PressTV-US forces leaving Syria not allowed to stay in Iraq: PMIraq’s Abdul-Mahdi says American forces withdrawing from Syria don’t have permission to stay in his country and Baghdad is taking legal action to address the issue.

US forces have been deeply unpopular in much of Iraq since their 2003-2011 occupation of the country.

Iraq’s Prime Minister Adil Abdul-Mahdi said after a meeting with visiting US Defense Secretary Mark Esper on Wednesday that the American forces were not allowed to remain in Iraq and his government was taking “all international legal measures” to address the issue.

“We have (already) issued an official statement saying that, and we are taking all international legal measures. We ask the international community and the United Nations to perform their roles in this matter,” he said.

He asserted that any foreign troop presence on Iraqi soil must be authorized by the government first and should end upon Baghdad’s request.

Esper had initially told reporters that troops leaving Syria would go to western Iraq for further operations against scattered Daesh terrorists and “help defend Iraq”. But he backtracked on Tuesday, saying Washington aimed to eventually bring the troops home.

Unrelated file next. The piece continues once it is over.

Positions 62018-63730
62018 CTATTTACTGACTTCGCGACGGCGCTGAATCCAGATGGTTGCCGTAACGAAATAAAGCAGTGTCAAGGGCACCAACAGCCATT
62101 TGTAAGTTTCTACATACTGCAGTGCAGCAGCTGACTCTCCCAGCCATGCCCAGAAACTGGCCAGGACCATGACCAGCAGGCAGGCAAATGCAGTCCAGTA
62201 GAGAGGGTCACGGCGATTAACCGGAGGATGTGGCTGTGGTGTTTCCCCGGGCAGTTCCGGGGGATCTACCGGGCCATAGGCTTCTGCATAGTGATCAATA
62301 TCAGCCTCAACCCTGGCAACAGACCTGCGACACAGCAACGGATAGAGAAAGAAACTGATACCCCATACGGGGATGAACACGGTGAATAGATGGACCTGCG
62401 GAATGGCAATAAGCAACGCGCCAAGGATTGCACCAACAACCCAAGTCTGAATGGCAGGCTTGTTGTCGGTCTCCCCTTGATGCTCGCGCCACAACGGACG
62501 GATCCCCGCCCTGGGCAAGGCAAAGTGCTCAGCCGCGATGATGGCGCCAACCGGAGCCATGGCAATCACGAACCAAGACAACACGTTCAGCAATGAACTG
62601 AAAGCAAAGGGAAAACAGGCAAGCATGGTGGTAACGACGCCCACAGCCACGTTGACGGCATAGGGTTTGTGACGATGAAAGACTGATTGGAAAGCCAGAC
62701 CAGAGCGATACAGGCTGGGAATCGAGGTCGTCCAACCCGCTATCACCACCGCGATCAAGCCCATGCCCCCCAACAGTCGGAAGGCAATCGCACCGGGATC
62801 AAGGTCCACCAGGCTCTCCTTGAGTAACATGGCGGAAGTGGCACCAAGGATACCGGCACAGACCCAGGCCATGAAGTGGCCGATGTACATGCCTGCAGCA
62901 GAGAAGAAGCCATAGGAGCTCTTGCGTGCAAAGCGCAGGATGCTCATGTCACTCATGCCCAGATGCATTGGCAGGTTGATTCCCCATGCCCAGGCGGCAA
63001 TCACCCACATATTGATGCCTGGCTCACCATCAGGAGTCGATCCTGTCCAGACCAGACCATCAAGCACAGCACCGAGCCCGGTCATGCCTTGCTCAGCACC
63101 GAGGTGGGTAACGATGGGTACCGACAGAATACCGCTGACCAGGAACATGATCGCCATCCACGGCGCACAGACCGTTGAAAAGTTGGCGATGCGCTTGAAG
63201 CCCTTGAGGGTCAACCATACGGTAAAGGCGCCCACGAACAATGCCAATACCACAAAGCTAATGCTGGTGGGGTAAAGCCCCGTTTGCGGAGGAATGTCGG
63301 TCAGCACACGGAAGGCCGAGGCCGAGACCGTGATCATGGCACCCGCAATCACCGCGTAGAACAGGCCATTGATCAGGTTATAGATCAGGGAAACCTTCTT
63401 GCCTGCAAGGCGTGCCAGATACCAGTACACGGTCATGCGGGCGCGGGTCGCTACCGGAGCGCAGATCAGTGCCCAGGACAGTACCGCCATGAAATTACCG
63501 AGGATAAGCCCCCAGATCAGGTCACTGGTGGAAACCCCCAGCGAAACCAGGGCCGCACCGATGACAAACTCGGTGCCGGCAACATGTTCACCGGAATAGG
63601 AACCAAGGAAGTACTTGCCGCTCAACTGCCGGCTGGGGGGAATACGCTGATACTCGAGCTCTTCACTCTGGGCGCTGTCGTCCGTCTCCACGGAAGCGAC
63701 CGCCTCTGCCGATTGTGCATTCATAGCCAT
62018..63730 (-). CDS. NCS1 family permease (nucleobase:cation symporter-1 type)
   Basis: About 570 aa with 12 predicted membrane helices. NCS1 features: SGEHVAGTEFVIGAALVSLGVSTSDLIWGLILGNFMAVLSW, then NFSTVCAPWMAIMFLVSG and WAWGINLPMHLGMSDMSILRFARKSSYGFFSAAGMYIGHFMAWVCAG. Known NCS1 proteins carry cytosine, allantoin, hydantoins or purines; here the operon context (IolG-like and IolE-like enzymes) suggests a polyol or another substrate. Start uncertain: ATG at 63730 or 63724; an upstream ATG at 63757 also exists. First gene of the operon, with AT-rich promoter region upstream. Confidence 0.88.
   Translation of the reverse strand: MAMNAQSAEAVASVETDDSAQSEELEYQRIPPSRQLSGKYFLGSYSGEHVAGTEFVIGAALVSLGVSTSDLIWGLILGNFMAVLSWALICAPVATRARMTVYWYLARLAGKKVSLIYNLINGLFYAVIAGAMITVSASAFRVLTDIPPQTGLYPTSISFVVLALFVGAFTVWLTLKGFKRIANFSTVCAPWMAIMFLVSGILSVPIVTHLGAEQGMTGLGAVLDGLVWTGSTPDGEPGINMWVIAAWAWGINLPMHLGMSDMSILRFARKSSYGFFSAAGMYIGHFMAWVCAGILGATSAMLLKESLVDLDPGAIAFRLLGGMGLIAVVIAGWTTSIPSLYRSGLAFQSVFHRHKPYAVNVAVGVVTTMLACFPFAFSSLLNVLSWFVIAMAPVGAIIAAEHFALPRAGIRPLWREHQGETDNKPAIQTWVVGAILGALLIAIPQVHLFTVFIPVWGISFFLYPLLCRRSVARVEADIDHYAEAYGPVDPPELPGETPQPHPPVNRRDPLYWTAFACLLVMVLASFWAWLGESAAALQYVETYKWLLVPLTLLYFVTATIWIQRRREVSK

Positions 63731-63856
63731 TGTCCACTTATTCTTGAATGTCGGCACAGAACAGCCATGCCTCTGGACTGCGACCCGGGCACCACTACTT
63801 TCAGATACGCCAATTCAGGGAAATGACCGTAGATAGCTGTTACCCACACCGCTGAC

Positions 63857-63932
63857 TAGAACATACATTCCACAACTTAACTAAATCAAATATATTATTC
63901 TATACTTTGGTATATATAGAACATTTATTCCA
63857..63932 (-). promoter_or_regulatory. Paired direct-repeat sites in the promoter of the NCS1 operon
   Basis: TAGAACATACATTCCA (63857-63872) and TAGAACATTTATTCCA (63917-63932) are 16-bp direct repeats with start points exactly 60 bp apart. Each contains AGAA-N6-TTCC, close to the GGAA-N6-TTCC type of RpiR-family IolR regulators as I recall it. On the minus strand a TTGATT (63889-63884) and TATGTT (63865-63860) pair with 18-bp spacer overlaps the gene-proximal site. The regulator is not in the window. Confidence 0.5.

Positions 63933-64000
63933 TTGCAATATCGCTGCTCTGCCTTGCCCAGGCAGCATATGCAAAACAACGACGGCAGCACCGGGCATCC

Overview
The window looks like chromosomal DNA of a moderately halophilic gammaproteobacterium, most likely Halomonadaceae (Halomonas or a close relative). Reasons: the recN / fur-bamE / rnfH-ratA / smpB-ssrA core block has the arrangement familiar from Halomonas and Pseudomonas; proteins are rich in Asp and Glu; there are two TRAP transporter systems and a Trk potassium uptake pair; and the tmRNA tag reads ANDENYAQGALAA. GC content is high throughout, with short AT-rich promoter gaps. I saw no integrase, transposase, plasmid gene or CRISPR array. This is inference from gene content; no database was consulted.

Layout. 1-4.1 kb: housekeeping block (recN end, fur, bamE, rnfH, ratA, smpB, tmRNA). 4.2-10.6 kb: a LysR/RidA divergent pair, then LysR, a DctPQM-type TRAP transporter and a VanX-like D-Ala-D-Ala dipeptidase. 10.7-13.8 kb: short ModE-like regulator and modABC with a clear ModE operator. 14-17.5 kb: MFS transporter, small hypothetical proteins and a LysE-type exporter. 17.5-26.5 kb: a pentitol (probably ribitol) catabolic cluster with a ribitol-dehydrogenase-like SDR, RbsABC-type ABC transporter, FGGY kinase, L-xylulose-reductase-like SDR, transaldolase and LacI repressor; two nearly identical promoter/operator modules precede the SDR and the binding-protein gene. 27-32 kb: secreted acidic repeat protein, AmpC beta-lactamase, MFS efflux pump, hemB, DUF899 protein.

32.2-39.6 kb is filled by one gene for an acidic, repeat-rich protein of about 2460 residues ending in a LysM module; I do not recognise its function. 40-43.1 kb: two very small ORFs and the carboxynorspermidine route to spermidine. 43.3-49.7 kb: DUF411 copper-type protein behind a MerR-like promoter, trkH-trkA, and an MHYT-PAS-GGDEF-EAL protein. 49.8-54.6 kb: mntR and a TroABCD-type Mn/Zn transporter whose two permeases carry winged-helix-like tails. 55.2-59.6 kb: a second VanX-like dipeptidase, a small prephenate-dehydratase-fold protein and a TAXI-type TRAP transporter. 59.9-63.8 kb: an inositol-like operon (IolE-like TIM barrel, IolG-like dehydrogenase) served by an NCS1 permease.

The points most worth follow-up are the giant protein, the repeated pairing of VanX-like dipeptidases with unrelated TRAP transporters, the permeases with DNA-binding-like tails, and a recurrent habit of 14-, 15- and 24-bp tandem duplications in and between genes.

In a major U-turn in the US military policy, the White House announced on October 6 that the US would be withdrawing its forces from northeastern Syria, clearing the path for an expected Turkish incursion into the region.

Three days later, Turkey launched the offensive with the aim of purging the northern Syrian regions near its border of US-backed Kurdish militants, whom it views as terrorists linked to local autonomy-seeking militants of the Kurdistan Workers’ Party (PKK).